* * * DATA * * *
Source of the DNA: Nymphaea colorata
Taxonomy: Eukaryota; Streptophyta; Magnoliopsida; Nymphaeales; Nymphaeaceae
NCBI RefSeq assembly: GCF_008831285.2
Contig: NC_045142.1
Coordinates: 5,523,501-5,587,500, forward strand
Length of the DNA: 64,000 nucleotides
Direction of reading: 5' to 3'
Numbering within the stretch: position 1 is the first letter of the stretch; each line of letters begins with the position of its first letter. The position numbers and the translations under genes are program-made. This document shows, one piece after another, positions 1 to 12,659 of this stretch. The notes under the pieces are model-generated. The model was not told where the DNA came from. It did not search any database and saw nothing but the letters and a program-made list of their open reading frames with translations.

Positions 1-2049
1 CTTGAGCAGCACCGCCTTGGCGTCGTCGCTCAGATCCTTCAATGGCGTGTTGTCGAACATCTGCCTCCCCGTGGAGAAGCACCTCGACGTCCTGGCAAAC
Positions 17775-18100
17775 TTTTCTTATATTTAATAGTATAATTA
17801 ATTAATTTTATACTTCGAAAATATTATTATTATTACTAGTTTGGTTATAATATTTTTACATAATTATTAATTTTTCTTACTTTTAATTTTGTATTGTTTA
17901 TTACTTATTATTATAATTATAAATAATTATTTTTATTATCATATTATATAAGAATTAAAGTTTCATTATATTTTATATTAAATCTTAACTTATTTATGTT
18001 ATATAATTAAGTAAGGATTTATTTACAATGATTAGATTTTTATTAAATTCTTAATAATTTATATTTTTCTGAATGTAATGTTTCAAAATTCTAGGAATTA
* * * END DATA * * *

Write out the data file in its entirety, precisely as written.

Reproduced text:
Source of the DNA: Nymphaea colorata
Taxonomy: Eukaryota; Streptophyta; Magnoliopsida; Nymphaeales; Nymphaeaceae
NCBI RefSeq assembly: GCF_008831285.2
Contig: NC_045142.1
Coordinates: 5,523,501-5,587,500, forward strand
Length of the DNA: 64,000 nucleotides
Direction of reading: 5' to 3'
Numbering within the stretch: position 1 is the first letter of the stretch; each line of letters begins with the position of its first letter. The position numbers and the translations under genes are program-made. This document shows, one piece after another, positions 1 to 12,659 of this stretch. The notes under the pieces are model-generated. The model was not told where the DNA came from. It did not search any database and saw nothing but the letters and a program-made list of their open reading frames with translations.

Positions 1-2049
1 CTTGAGCAGCACCGCCTTGGCGTCGTCGCTCAGATCCTTCAATGGCGTGTTGTCGAACATCTGCCTCCCCGTGGAGAAGCACCTCGACGTCCTGGCAAAC
Positions 17775-18100
17775 TTTTCTTATATTTAATAGTATAATTA
17801 ATTAATTTTATACTTCGAAAATATTATTATTATTACTAGTTTGGTTATAATATTTTTACATAATTATTAATTTTTCTTACTTTTAATTTTGTATTGTTTA
17901 TTACTTATTATTATAATTATAAATAATTATTTTTATTATCATATTATATAAGAATTAAAGTTTCATTATATTTTATATTAAATCTTAACTTATTTATGTT
18001 ATATAATTAAGTAAGGATTTATTTACAATGATTAGATTTTTATTAAATTCTTAATAATTTATATTTTTCTGAATGTAATGTTTCAAAATTCTAGGAATTA